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‘Chilling-out’ after the festival

Following the successful conclusion of the Lafrowda Festival Benefit Painting Auction on July 16th 2016 I first of all felt drawn to make some gentle pastoral pieces.








So, back at my Studio after all that excitement, my priority was first of all to ’chill out’. Valley shapes, St Columb(see above) came from this impulse in which simple bands of colour, on quite a small scale, interpret the ’soft weather’ of a damp July day here in mid Cornwall.







A little more ambitious, though still using modified bands of colour that step straightforwardly into the landscape space, is Summer storm over Castle An Dinas . A suggestion of movement from right to left became a pre-occupation here, hinting perhaps at the drama of the back-story, the ancient fortified settlement that later served as a roundhead encampment here in a strategically central location within the Duchy.

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Yellow Submarine memories











With the approach of Lafrowda Day 2016 on July 16th I had been recalling the extraordinary impact for me of the afternoon procession on the Lafrowda Day of the previous year. In particular it was the Yellow Submarine advancing down Fore Street in St Just that had appealed to me. What was it about it that had resonated so strongly for me?

Some of you, like me, will remember  seeing the original animated film when it was released in 1968 (Director George Dunning, Artistic Director Heinz Edelmann). I was a second year student in Fine Art at Newcastle University at the time. I hitch-hiked down the A1 and M1 one weekend, spent some time in the National Gallery and then went to see the Yellow Submarine film in Leicester Square that evening. Watching the trailer online recently brought it all back! It’s been re-mastered and was re-released in 1999 apparently.  The Guardian ran a fascinating article about it just before the re-release ( ) which discusses the origins and making of the film.  All kinds of interpretations have been brought to it. For me, however, in addition to enabling the Fab Four to save Pepperland through music from the devastating effects of the Blue Meanies,  the Yellow submarine is simply a wonderful image of community inclusion.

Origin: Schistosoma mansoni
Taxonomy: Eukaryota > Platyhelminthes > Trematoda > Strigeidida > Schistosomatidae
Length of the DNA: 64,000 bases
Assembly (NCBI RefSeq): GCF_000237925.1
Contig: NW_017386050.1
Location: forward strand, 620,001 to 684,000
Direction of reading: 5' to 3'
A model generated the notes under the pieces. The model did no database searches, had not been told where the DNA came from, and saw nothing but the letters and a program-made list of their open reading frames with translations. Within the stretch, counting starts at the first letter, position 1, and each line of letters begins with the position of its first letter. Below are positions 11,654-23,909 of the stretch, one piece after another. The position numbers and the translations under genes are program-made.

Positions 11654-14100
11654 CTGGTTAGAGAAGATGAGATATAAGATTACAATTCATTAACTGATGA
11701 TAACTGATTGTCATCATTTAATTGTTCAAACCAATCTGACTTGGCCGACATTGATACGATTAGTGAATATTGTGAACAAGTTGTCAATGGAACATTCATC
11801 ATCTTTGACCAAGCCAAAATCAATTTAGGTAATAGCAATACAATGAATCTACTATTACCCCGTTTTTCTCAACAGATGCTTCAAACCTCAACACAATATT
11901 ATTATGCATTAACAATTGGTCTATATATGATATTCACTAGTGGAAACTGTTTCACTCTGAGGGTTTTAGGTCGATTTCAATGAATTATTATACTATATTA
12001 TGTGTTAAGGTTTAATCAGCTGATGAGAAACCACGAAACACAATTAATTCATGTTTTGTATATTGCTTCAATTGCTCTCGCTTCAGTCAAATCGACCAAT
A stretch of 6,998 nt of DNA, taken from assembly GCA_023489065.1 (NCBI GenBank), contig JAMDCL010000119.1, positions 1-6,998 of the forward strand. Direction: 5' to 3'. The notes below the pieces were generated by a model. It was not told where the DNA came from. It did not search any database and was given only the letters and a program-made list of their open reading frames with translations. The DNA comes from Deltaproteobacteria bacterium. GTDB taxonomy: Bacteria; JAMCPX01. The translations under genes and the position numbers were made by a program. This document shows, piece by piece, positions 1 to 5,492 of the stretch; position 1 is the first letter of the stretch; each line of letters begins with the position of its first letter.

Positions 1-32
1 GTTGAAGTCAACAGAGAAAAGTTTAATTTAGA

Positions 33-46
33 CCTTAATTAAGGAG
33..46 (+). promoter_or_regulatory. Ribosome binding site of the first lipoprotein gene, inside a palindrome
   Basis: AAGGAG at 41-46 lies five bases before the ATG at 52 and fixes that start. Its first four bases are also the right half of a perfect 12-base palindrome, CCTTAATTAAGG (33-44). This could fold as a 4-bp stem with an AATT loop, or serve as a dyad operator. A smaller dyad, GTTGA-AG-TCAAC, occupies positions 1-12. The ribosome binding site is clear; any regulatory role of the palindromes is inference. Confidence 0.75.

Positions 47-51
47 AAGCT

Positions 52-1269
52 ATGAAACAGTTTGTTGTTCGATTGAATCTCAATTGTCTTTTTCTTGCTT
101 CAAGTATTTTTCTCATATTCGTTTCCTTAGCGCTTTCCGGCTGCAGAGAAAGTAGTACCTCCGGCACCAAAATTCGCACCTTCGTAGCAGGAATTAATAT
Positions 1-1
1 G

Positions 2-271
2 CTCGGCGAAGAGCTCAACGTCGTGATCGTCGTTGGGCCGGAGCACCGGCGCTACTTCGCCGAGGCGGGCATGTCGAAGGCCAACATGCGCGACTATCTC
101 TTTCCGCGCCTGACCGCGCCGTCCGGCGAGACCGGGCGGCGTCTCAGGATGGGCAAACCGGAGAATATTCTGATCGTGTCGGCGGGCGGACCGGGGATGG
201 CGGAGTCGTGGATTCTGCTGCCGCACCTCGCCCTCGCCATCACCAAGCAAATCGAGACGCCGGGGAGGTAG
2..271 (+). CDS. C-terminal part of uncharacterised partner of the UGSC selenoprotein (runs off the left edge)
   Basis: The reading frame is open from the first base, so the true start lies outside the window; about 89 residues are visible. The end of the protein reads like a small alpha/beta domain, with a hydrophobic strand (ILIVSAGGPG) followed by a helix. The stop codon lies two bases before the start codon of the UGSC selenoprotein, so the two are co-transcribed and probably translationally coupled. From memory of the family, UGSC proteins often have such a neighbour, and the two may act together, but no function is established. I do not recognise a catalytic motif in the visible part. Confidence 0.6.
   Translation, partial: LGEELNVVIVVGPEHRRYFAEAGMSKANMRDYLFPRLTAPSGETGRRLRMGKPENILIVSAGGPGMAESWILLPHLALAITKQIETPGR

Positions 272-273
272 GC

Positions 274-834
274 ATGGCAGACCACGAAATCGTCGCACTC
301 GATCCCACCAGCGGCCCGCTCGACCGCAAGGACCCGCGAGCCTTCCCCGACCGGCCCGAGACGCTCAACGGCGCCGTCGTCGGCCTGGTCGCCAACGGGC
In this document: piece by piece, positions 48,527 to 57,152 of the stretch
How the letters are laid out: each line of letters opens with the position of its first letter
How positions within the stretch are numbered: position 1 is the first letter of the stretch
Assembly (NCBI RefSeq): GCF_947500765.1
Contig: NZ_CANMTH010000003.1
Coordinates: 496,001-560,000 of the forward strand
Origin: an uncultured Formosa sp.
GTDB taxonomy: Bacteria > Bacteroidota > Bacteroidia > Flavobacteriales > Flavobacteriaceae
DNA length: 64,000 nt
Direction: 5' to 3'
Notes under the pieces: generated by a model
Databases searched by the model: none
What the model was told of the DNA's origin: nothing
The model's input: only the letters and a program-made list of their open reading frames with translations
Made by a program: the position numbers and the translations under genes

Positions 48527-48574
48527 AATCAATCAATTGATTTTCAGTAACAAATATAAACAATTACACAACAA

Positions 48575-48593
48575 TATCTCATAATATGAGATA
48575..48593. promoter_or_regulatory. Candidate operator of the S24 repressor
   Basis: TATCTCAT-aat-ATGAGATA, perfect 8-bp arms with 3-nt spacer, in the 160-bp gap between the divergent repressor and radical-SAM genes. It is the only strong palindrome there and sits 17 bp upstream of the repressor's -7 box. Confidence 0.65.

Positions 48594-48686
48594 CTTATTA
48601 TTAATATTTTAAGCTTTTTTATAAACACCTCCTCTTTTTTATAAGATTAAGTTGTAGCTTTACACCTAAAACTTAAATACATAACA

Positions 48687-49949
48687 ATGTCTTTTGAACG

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Morning light down Fore Street, St Columb
















The inspiration for Morning light down Fore Street, St Columb ( ) came from a walk down through the Cornish town of St Columb. This was on one of many studio visits as I was about to move back towards the end of four months living at the other end of this community. Here the complexities of quirky architecture along the way seemed like an equivalent for another promising spin-off from the time I’d spent living away. I refer to an art and heritage-related project that, together with my wife Gabrielle, I’m initiating for the town that we have come to love. Here’s how it came about:

Our days had been for weeks split between the studio at one end of town and our rented house at the other end so this made us more than ever aware of this community that we are part of. By-passed in the late 1970s, already passed over when the choice of Truro as Cornwall’s cathedral city was made in the 19th century and having lost far too many shops to the supermarket trade in larger towns all around it, St Columb cries out for regeneration. Together with a handful of art loving friends here, we are planning towards a project that we hope will make a difference. Encouraged by the experience of art related regeneration that occurred over at least the last twenty years of the thirty we spent in St Just-in-Penwith we aim to help release the creative potential within this community as well.

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New houses at dawn from Carloggas Way













New houses at dawn from Carloggas Way ( ) was, for me, about the sense of promise that accompanies a new day, especially one in which long planned for events are about to occur. In this case it was the return to my ‘proper‘ home after four months at a rented house to enable refurbishing to happen following an insurance claim.  The glow of early morning sunshine that picked out the hilltop houses here from those still bathed in cool shade on the lower slopes was for me a vehicle to contain the hope I felt. For me they were perhaps symbols of the positive potential inherent in this situation as I prepared to move back.